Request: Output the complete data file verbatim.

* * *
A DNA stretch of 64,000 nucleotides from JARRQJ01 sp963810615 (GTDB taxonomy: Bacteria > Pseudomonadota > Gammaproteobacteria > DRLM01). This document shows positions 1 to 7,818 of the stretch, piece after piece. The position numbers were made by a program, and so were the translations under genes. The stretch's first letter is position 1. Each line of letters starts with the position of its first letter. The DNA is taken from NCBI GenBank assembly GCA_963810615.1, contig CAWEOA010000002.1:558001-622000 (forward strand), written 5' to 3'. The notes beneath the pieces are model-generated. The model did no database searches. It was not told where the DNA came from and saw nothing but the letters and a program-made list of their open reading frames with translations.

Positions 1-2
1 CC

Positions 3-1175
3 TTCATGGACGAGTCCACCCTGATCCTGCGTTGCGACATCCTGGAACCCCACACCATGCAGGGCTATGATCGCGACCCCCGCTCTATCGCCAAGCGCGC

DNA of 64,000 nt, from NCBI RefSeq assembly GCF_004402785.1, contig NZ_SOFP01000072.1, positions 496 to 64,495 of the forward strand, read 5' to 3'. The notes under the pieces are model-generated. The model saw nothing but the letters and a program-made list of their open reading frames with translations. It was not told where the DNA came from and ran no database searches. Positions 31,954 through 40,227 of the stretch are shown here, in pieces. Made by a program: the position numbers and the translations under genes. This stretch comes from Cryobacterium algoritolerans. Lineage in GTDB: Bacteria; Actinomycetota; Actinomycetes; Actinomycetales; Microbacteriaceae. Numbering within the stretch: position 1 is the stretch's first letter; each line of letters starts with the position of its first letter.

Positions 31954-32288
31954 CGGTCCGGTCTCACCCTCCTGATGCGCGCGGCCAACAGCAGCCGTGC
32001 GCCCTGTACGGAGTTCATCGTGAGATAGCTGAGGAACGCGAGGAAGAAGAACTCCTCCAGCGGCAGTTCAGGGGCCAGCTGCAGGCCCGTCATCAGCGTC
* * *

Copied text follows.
A DNA stretch of 64,000 nucleotides from JARRQJ01 sp963810615 (GTDB taxonomy: Bacteria > Pseudomonadota > Gammaproteobacteria > DRLM01). This document shows positions 1 to 7,818 of the stretch, piece after piece. The position numbers were made by a program, and so were the translations under genes. The stretch's first letter is position 1. Each line of letters starts with the position of its first letter. The DNA is taken from NCBI GenBank assembly GCA_963810615.1, contig CAWEOA010000002.1:558001-622000 (forward strand), written 5' to 3'. The notes beneath the pieces are model-generated. The model did no database searches. It was not told where the DNA came from and saw nothing but the letters and a program-made list of their open reading frames with translations.

Positions 1-2
1 CC

Positions 3-1175
3 TTCATGGACGAGTCCACCCTGATCCTGCGTTGCGACATCCTGGAACCCCACACCATGCAGGGCTATGATCGCGACCCCCGCTCTATCGCCAAGCGCGC

DNA of 64,000 nt, from NCBI RefSeq assembly GCF_004402785.1, contig NZ_SOFP01000072.1, positions 496 to 64,495 of the forward strand, read 5' to 3'. The notes under the pieces are model-generated. The model saw nothing but the letters and a program-made list of their open reading frames with translations. It was not told where the DNA came from and ran no database searches. Positions 31,954 through 40,227 of the stretch are shown here, in pieces. Made by a program: the position numbers and the translations under genes. This stretch comes from Cryobacterium algoritolerans. Lineage in GTDB: Bacteria; Actinomycetota; Actinomycetes; Actinomycetales; Microbacteriaceae. Numbering within the stretch: position 1 is the stretch's first letter; each line of letters starts with the position of its first letter.

Positions 31954-32288
31954 CGGTCCGGTCTCACCCTCCTGATGCGCGCGGCCAACAGCAGCCGTGC
32001 GCCCTGTACGGAGTTCATCGTGAGATAGCTGAGGAACGCGAGGAAGAAGAACTCCTCCAGCGGCAGTTCAGGGGCCAGCTGCAGGCCCGTCATCAGCGTC